Students talking to each other in front of posters

Gianna Romano

Image of Gianna Romano

Gianna Romano

Albany, NY

Academic School




“Working as a legislative intern in the personal office of U.S. Senator Charles E. Schumer was an exciting and sometimes overwhelming four months.” So begins Gianna Romano’s final assignment for Prof. Tony Carrizale’s MPA Internship class.

We caught up with Romano, who works as a legislative aide for the New York State Assembly, for a debriefing on her internship, which took place from September through December last year. “I most enjoyed the feeling of being part of an organization that is so multifaceted,” she said. “Our federal government is the U.S. Congress; working in government, it doesn’t get better than that. And putting the senator’s name on my resume was a good feeling. It was truly an honor to work for such a prolific legislator.”

As one of about 30 interns in Schumer’s office, Romano’s duties were, she writes, “understandably limited to mostly menial tasks, so keeping yourself available to any opportunity was key.” Romano says she reached out to Schumer’s aides in housing and health care policy, “and probably went to a hearing or briefing at least once a week.” After attending these sessions, she drafted memos that summarized the proceedings.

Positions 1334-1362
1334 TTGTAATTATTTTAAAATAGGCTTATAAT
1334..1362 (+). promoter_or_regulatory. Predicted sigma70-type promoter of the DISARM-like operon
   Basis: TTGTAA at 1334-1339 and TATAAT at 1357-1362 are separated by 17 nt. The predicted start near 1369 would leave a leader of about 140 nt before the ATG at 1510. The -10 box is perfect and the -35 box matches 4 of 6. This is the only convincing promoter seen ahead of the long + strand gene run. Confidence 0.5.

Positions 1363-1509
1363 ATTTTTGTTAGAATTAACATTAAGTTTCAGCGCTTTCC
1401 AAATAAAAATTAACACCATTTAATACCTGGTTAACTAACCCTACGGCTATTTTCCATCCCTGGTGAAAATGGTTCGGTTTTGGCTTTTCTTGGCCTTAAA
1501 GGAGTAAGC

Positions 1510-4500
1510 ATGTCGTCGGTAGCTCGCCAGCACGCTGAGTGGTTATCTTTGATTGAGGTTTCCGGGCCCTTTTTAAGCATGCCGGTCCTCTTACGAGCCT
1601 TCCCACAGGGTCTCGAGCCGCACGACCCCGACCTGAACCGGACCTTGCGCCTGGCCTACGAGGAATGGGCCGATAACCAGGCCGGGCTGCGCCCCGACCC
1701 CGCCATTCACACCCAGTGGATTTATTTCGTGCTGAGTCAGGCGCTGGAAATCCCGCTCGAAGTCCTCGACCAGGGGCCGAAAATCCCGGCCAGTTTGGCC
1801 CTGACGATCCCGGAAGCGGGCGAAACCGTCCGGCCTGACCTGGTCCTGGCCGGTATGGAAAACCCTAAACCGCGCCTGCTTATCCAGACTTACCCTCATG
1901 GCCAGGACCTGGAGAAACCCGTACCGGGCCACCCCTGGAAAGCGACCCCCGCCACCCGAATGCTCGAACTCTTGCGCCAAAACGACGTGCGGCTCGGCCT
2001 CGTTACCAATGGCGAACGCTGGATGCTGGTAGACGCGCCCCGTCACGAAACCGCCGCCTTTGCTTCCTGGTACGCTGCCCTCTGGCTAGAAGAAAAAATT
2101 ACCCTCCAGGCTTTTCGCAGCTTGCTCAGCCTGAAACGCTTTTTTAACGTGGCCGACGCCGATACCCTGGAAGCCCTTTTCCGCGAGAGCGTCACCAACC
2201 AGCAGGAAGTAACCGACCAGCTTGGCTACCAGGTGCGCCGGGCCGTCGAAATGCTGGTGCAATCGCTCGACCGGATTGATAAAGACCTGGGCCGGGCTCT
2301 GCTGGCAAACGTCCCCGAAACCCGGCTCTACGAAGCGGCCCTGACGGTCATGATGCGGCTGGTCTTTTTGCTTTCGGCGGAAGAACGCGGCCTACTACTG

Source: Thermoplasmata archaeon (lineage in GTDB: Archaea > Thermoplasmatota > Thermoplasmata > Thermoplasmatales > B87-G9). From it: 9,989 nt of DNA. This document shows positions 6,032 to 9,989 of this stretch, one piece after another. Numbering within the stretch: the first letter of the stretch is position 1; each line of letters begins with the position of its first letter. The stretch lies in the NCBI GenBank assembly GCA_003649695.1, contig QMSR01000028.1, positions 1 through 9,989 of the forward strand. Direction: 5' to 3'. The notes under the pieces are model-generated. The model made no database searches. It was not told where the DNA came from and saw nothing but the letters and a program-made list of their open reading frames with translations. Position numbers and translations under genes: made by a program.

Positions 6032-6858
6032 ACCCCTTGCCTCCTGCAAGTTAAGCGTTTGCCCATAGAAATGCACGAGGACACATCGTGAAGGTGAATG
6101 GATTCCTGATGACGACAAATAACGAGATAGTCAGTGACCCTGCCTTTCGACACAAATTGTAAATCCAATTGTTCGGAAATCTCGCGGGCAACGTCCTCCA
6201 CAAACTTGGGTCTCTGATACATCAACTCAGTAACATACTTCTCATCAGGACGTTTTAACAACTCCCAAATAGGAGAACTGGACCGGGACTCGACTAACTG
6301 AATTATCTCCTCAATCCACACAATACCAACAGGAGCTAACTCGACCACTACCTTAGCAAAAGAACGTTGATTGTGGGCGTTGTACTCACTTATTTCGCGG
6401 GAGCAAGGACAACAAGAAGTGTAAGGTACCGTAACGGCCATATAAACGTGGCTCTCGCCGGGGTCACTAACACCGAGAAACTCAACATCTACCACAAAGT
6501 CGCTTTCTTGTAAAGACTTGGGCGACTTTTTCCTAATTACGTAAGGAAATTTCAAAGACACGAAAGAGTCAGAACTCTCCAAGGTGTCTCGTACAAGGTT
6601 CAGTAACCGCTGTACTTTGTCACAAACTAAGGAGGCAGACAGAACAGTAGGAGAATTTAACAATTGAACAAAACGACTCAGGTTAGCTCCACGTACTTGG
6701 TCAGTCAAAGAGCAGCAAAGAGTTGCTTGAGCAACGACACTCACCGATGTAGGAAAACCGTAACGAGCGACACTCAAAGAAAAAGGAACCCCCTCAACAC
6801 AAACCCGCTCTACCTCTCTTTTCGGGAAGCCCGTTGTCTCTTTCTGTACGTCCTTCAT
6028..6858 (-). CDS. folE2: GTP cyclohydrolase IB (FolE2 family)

Perhaps not surprisingly, Romano felt her MPA coursework helped her on the Hill. “In the back of my mind, I had the core pillars of public administration — such as transparency and accountability — that are really important in an office setting. I think I lived up to the expectations of my supervisors by employing those MPA standards.”

Do her future employment plans include moving to D.C.? “Yes. I was excited to come back to Albany, but working at the state level isn’t quite as far as I’d like to go in my career,” she said. “My office is aware I’d like to go back to D.C. after this legislative session. Then I will definitely get my resume out to offices on the Hill.”

The most important lesson learned during her internship, Romano said, is “to be humble. You have to realize that, while your position is important, you’re not above anyone else and shouldn’t act as if you have a higher status. You never know who you’re talking to, it could very well be a member of Congress.”